Copyright and ownership

Repositories that loan use of their original material or reproductions of the same shall retain original rights wherever applicable. All elements created specifically for the physical/digital exhibition should be available in the future under a creative commons license, CC BY-NC-ND 4.0.


Review process

The jury will consist of 4-5 individuals: the Archivist at the Archives at NCBS, one senior member of the Archives Review Committee, and 2-3 external members with experience in curation and design of physical exhibitions. The jury is selected after submissions and care is taken to the extent possible to ensure there are no conflicts of interest for any jury members. The jury will review the proposals after the submission deadline. Each jury member will evaluate independently. Submissions will be assessed along the evaluation criteria mentioned below. After collating evaluations, a maximum of 3-5 submissions will be short-listed for further interviews, if needed. After this, one submission will be awarded the project, and the work will begin with the Purchasing Department to complete the financial formalities. Based on past experience, the evaluation is usually a five-step process. After a winning proposal is announced, each submission receives a detailed note outlining the process, including the number of submissions received, names of jury members, number of entries in the long list, short list, interview, and final assessment of the winning proposal.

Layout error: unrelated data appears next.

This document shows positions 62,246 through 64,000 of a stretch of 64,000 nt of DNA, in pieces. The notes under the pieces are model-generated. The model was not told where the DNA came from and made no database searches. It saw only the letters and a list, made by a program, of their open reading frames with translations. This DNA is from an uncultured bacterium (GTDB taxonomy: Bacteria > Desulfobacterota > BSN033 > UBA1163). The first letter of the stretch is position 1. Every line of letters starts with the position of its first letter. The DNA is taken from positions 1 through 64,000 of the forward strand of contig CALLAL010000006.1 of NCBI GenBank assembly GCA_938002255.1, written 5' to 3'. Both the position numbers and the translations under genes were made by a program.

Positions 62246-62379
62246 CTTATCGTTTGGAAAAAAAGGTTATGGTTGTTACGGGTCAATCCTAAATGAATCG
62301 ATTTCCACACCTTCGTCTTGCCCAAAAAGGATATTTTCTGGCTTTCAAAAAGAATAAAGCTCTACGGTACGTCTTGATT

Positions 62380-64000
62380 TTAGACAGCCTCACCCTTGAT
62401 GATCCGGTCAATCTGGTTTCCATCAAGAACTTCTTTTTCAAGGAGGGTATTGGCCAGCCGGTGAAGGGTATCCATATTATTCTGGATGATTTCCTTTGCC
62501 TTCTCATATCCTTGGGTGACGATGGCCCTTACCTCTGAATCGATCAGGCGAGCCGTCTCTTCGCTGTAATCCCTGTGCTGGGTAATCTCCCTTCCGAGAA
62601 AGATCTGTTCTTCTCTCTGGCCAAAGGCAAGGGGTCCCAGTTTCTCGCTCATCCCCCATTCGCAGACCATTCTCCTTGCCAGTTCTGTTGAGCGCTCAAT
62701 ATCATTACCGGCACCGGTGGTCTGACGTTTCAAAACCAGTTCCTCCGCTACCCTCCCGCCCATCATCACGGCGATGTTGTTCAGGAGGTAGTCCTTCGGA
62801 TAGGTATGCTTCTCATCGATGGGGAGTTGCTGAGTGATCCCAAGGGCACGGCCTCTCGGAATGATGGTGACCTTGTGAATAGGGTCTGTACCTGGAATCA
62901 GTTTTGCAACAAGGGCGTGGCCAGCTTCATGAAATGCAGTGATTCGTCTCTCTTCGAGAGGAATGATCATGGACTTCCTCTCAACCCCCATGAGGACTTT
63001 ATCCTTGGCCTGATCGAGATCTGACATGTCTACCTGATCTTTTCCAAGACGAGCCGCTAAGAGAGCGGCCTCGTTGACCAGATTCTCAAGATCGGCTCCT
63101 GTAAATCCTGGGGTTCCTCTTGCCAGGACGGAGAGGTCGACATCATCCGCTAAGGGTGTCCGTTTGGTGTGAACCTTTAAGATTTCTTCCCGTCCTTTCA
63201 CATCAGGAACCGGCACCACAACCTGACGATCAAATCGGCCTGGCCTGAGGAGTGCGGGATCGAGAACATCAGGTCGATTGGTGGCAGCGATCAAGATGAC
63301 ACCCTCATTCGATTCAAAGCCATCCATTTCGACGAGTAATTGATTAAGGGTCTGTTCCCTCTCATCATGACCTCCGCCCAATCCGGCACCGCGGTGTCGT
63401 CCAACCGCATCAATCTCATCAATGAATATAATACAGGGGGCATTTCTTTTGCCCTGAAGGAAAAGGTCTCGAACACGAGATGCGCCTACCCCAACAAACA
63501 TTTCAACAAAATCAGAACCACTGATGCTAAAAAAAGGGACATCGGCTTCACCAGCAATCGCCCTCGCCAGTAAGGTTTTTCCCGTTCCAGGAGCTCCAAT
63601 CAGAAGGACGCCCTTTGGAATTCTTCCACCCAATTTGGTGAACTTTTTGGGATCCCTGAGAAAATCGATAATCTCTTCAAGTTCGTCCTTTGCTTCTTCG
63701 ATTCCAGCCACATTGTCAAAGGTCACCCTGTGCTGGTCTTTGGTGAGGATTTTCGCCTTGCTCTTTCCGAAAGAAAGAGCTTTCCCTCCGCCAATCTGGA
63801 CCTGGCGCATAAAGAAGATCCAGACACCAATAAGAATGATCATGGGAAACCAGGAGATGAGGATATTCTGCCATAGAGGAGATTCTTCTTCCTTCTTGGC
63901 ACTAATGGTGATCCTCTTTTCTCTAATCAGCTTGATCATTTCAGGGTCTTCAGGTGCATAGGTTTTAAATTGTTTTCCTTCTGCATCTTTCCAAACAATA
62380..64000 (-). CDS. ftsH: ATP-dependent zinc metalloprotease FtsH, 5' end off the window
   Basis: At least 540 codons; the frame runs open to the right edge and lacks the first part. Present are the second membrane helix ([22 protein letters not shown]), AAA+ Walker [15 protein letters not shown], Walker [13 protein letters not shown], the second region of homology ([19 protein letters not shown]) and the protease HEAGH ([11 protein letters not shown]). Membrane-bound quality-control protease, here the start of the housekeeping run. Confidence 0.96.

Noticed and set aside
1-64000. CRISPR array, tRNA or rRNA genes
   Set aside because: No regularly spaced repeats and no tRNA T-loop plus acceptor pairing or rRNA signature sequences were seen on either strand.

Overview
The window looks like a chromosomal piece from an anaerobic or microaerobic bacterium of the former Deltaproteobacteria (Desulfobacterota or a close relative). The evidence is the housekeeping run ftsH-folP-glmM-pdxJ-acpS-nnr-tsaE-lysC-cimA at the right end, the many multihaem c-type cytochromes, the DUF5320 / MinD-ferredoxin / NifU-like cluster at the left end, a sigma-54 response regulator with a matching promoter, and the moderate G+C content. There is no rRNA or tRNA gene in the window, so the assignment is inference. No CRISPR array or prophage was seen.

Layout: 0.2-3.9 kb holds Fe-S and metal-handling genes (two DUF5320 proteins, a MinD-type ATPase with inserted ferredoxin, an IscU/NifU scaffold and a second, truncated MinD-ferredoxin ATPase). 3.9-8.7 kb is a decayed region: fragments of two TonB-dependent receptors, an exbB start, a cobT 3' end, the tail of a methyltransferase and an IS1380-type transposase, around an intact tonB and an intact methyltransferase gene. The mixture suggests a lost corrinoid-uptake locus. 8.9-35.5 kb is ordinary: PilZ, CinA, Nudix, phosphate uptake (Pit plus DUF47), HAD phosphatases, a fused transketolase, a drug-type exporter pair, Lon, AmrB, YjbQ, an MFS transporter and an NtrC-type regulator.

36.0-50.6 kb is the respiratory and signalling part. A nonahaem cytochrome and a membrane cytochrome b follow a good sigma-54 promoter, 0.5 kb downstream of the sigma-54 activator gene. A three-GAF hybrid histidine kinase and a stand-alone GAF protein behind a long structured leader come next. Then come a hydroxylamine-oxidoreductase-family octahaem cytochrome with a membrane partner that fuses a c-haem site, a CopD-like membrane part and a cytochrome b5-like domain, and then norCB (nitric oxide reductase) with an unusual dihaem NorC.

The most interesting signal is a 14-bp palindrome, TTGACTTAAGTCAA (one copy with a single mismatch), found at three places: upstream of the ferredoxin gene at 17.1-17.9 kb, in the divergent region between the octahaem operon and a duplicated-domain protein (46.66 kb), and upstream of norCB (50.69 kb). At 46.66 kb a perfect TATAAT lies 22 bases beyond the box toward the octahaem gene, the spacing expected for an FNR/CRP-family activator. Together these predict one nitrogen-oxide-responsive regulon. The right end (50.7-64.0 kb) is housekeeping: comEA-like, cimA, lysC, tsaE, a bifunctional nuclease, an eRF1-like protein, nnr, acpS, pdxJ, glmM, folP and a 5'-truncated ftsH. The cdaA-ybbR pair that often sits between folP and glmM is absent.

Submission Guidelines

All submissions should ONLY be through our online form: https://bit.ly/pushpull2022. No other mode of submissions will be accepted.

Please upload all proposal documents to a cloud-based folder (e.g. Google Drive or Dropbox) from where the Archives at NCBS can download a folder of files for your submission. 

The proposal should be in English and address the evaluation criteria listed below.

Proposal submission should be done by Aug 15 2022 [anywhere on earth, UTC -10 hours. https://www.worldtimeserver.com/time-zones/aoe/] 

Please do not submit any financial details at this stage. For your submission, we just need to see the details mentioned in the evaluation criteria.

Campus Visits: Applicants are welcome to schedule visits to the Archives at NCBS if it would help in gauging the available space and surroundings. The Archives at NCBS is open Monday-Friday, 10am-5:30pm, and weekends by appointment. If you’d like to set up time to meet the team here, please send an email to archives at ncbs dot res dot in about three days prior to your planned visit (or call 080-6717-6011). As of Jun 30 2022, due to COVID-19 restrictions, the campus requires visitors to have face masks on throughout your time on campus.